“This democracy is…I don’t consider that we really have a democracy right now,” Trump responded. “They indict their political opponents. Freedom of expression is threatened because the press is very dishonest, very dishonest. » He notably criticized Welker for having “fought” him in his responses. The “they” in his response, meanwhile, obviously referred to President Biden and his allies, part of Trump’s effort to present his various accusations as irreducibly political.
But the claim that we don’t have “much democracy” is striking. This is selfish, on Trump’s part, tied to his efforts to spread false claims about the 2020 presidential election in the interview.
This is also a particularly widespread idea among the members of its base.
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On Monday, independent media outlet The 19th released the results of a national poll conducted by SurveyMonkey. The survey is designed to be statistically significant for relatively small populations, allowing for a more robust understanding of the views of minority groups by race, gender and sexual identity.
One question inadvertently directly referenced Trump’s comments. When asked how well American democracy worked for them, a majority of respondents said it worked “not very well” or “not well at all,” six percentage points higher than those who responded that it worked “very” or “fairly well”. .
Interestingly, the groups most likely to say democracy works well were Asian Americans and Black Americans. In each case, a majority of respondents said democracy was working at least “fairly well,” with only a third of Asians and 4 in 10 Black Americans saying it was working “not so well” or worse.
Among Hispanic Americans, opinions were also divided. And among white people? A majority said democracy was not working well.
These differences, however, were reflected in the partisan breakdown at the highest level of the poll. Democrats and independents who tend to vote Democratic (often called “most Democratic”) were much more likely to say democracy was working well than Republicans. If we break down white responses by party, you can see a wide divide: White Democrats were the group that viewed democracy most positively. White Republicans were least likely to do so.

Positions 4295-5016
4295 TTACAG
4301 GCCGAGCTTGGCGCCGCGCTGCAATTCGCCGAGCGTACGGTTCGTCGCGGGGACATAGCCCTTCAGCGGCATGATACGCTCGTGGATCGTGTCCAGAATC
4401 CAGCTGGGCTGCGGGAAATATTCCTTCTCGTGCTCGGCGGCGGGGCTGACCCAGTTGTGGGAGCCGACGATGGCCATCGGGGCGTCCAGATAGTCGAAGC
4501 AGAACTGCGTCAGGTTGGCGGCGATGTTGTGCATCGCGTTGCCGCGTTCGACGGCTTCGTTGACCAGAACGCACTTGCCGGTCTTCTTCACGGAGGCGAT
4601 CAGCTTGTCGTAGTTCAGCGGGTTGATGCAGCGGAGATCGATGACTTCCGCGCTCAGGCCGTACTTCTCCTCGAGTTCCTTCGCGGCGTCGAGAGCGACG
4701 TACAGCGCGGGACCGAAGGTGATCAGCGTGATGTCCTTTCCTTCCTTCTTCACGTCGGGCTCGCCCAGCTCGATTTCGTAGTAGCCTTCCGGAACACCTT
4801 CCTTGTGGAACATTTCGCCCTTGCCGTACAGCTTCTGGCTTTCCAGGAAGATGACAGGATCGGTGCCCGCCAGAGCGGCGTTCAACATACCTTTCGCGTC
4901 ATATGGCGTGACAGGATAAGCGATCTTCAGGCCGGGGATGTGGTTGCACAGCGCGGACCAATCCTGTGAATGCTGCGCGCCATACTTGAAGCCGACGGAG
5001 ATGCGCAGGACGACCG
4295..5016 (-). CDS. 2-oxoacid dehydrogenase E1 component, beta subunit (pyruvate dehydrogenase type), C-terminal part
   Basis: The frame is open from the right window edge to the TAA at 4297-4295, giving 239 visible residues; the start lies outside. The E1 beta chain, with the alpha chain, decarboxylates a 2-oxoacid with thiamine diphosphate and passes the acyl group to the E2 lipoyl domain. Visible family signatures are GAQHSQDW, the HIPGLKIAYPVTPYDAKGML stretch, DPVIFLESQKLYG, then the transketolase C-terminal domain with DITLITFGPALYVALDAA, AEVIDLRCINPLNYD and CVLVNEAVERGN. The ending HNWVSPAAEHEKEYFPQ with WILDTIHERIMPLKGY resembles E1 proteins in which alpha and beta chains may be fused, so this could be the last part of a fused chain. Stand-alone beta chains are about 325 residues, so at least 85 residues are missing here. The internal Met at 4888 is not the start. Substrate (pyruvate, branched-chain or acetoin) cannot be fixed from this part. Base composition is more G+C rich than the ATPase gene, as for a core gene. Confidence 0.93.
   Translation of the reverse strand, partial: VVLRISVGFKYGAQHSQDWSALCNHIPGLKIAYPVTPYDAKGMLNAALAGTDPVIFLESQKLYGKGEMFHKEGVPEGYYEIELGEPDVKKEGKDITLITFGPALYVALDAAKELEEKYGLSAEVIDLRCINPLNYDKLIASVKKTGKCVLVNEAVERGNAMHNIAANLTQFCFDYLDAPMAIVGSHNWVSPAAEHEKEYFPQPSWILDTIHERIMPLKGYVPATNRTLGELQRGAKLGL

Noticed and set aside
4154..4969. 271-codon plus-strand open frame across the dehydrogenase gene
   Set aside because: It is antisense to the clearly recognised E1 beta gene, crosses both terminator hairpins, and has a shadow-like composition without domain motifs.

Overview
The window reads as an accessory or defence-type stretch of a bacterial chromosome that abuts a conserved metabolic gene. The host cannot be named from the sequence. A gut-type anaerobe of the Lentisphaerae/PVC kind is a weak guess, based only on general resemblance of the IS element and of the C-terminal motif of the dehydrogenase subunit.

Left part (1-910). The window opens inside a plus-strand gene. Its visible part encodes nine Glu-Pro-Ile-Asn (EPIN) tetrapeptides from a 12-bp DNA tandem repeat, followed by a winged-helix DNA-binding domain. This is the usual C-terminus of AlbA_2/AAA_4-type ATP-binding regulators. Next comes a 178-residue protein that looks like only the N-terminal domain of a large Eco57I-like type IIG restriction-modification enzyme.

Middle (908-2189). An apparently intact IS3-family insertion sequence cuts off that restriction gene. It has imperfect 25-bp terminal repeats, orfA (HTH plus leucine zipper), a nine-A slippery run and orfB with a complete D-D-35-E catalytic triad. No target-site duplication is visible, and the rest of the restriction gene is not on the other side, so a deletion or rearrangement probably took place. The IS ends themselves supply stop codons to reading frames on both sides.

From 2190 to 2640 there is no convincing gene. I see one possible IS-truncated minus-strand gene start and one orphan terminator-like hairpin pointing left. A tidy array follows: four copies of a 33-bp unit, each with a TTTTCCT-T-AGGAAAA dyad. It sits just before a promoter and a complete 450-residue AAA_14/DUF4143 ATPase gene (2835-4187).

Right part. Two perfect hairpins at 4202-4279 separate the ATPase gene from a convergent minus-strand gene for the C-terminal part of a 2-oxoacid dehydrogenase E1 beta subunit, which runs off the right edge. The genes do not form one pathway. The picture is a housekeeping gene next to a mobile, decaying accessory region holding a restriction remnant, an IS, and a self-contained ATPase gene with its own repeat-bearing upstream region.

In fact, far fewer white Republicans said democracy was working at least somewhat well than saying democracy was working “not so well at all.”
There is no doubt that Trump is partly responsible for these numbers. His false insistence that the 2020 election was stolen contributed to the erosion of confidence in the election results, a central problem – otherwise THE central – component of American democracy.
But that probably also lies partly in the question. It’s not just about how democracy works, but also how it works for the defendant. And one of the driving beliefs of the Republican Party right now is the idea that America is evolving in a way that puts them at a disadvantage — that it puts them at a disadvantage, in the eyes of many Trump supporters, specifically because they are white.
There is another point to consider here. A recent Quinnipiac University poll showed that Democrats were also more likely to say “preserving democracy” was a central aspect of their 2024 presidential election, with 4 in 10 respondents offering that as a point of consideration. Half as many Republicans identified the same priority.
This introduces some nuances. To some extent, these questions measure satisfaction with how power is allocated. But the main result is remarkable: Whites have less confidence in democracy than non-whites, with white Republicans feeling particularly underserved.
First among them, the one whose most recent encounter with democracy led a majority of voters to choose to dismiss him from public office.